The UTHSCGSI will support and help coordinate work that is already being carried out by the
UTHSCGSI faculty in South America, Africa, and parts
of Southeast Asia.
What is the relationship between the UTHSCGSI
and Memphis Mission of Mercy?
The two organizations are collaborating to establish a
permanent mission site in Victorias, Negros Occidental,
the Philippines. Victorias has a population of slightly
more than 90,000 people, but that population is distributed among several islands where the poor have limited
access to primary care, much less to surgical care. To
find our mission home, we gathered public health data
and accessed information from several towns and communities with which we had an existing relationship.
We settled on the town of Victorias based on need.
What are the health care needs of the people
served by this collaboration?
The community of Victorias is one of the largest in the
region. The population is largely composed of plantation workers, laborers, and impoverished people.
Approximately 40 percent of the population has nutritional deficiencies, and 20 percent of the population
lives below the poverty line.
The community we are looking to serve has access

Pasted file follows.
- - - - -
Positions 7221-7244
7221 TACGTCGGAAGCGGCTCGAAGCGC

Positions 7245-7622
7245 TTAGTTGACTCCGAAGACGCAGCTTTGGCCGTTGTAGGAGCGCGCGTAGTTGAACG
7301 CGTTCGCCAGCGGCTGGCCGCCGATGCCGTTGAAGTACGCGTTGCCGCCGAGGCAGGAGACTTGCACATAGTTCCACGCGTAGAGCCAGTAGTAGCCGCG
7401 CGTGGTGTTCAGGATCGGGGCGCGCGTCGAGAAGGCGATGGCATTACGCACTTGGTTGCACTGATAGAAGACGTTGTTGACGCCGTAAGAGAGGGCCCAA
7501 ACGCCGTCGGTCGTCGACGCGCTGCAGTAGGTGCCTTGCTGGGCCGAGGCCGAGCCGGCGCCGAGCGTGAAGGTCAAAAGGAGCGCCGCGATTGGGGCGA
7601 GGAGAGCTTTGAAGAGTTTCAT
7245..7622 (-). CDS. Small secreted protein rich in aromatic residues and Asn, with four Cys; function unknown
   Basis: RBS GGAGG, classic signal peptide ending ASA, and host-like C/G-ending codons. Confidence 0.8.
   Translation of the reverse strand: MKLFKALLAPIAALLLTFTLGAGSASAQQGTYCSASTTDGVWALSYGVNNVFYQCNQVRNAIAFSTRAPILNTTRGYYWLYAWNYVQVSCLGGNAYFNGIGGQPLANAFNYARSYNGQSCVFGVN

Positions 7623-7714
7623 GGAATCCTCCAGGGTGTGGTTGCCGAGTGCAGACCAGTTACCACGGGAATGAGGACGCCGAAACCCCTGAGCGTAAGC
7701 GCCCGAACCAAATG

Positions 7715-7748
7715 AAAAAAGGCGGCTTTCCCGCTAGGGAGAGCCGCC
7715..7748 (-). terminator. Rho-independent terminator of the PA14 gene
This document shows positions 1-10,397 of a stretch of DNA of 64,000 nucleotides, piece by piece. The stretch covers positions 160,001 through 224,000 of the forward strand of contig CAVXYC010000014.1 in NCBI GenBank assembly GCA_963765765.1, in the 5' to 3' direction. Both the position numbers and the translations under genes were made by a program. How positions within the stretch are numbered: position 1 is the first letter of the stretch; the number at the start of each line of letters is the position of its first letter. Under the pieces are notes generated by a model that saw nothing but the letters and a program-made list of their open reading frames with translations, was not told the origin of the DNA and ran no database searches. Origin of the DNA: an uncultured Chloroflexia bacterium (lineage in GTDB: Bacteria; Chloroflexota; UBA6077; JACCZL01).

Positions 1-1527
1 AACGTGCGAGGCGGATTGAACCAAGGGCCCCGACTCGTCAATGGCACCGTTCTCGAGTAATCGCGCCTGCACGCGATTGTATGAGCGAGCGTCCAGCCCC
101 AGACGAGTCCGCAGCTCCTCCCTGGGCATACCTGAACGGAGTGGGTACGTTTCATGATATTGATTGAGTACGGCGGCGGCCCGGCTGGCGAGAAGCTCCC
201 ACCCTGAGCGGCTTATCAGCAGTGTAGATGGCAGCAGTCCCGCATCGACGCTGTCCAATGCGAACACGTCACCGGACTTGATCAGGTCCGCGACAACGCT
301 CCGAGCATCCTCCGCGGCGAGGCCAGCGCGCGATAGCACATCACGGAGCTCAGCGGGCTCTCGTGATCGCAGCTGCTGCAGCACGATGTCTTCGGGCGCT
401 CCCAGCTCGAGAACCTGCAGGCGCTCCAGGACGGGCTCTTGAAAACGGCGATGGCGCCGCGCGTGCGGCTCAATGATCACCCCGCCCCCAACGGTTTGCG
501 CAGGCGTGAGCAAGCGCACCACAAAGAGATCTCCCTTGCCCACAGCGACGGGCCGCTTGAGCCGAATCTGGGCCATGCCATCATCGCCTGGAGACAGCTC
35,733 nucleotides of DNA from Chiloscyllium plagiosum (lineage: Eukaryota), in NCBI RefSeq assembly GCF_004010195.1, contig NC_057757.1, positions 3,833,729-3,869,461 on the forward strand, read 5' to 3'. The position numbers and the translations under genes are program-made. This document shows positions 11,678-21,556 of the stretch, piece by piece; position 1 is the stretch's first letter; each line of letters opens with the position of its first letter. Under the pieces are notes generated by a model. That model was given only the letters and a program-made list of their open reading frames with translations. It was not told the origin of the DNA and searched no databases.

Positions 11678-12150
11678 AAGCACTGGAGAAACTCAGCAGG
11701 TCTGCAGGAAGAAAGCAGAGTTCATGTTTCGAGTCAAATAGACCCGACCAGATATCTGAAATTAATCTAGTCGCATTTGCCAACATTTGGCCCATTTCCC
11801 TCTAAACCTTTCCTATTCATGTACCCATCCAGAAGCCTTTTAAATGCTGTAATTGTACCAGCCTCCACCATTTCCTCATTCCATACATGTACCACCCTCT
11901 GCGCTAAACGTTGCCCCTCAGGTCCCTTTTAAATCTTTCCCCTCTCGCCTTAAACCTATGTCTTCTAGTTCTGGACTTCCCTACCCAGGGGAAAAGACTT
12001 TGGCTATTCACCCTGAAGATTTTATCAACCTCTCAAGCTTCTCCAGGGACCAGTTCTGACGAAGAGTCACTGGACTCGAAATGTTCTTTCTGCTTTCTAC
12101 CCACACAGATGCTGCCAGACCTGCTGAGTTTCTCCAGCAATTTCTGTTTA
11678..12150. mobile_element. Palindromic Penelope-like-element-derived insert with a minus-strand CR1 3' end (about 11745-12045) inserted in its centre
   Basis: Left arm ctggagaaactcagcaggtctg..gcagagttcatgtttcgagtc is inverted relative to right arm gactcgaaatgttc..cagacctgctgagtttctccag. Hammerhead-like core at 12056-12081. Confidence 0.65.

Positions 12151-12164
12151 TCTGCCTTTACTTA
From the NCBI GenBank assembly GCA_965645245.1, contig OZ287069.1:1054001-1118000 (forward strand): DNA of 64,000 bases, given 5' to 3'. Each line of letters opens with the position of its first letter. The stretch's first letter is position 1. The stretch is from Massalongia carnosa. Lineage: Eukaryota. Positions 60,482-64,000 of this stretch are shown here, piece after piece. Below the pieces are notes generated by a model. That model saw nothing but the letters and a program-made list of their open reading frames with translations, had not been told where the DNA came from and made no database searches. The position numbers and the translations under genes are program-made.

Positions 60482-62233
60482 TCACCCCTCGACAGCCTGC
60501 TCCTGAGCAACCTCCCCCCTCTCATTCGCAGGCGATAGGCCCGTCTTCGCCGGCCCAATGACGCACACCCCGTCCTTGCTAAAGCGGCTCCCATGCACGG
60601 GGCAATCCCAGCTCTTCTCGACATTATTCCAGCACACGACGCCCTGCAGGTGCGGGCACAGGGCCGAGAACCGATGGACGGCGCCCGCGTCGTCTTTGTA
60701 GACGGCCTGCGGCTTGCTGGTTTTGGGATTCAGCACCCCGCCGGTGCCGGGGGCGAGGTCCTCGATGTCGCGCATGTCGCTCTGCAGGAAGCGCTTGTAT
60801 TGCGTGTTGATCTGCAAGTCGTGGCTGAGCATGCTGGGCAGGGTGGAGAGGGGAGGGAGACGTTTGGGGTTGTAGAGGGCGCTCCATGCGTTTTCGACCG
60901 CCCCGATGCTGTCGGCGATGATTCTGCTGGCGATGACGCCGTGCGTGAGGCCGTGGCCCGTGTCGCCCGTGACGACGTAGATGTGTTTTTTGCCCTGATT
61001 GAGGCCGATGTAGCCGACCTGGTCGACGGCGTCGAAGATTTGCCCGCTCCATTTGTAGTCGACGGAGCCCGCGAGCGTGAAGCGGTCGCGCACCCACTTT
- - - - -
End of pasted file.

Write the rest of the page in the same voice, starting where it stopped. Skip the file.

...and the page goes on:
to primary care for indigent patients, fueled with finan-
cial support from a local foundation that is supported
through contributions from local philanthropists and
businesspeople. The primary care center offers urgent
care, emergency room, and infirmary services, as well
as some cancer screenings, including fecal occult blood
tests (FOBT) and pap smears with visual inspection
and acetic acid. In 2016, 73 cancer patients were diag-
nosed in Victorias, and as of March 2017, a total of 47
had already died. Access to surgical care is a challenge,
and poor patients on the island and in the region have
limited access to surgical services.
Cancer remains a largely untreated disease in the
region of Victorias. As was stated earlier, there is mini-
mal screening, partially due to cost and access. There
is no colon cancer screening, aside from FOBT, and
mammography is costly. Unfortunately, the incidence
of breast and colon cancer is on the rise in the Phil-
ippines, partially attributed to the emulation of the
No formal or published data are available on
untreated surgical issues in the community because
medically indigent people often do not seek medical
care for surgical problems until they need emergency
care. Elective surgery is really reserved for those patients
with financial means. The limited patient data that Vic-
torias has shared with our team include the following:
• The top five chronic diseases in Victorias are pulmonary
tuberculosis; chronic obstructive pulmonary disease;
diabetes/hypertension/cerebrovascular disease; cancer
(all types); and chronic kidney disease.
•The top five acute diseases in Victorias are acute
respiratory infection (bronchitis, pneumonia); acute
In the “minor surgery” section of the health center in Victorias,
this candle is used to heat instruments before cauterization
SEP 2017 BULLETIN American College of Surgeons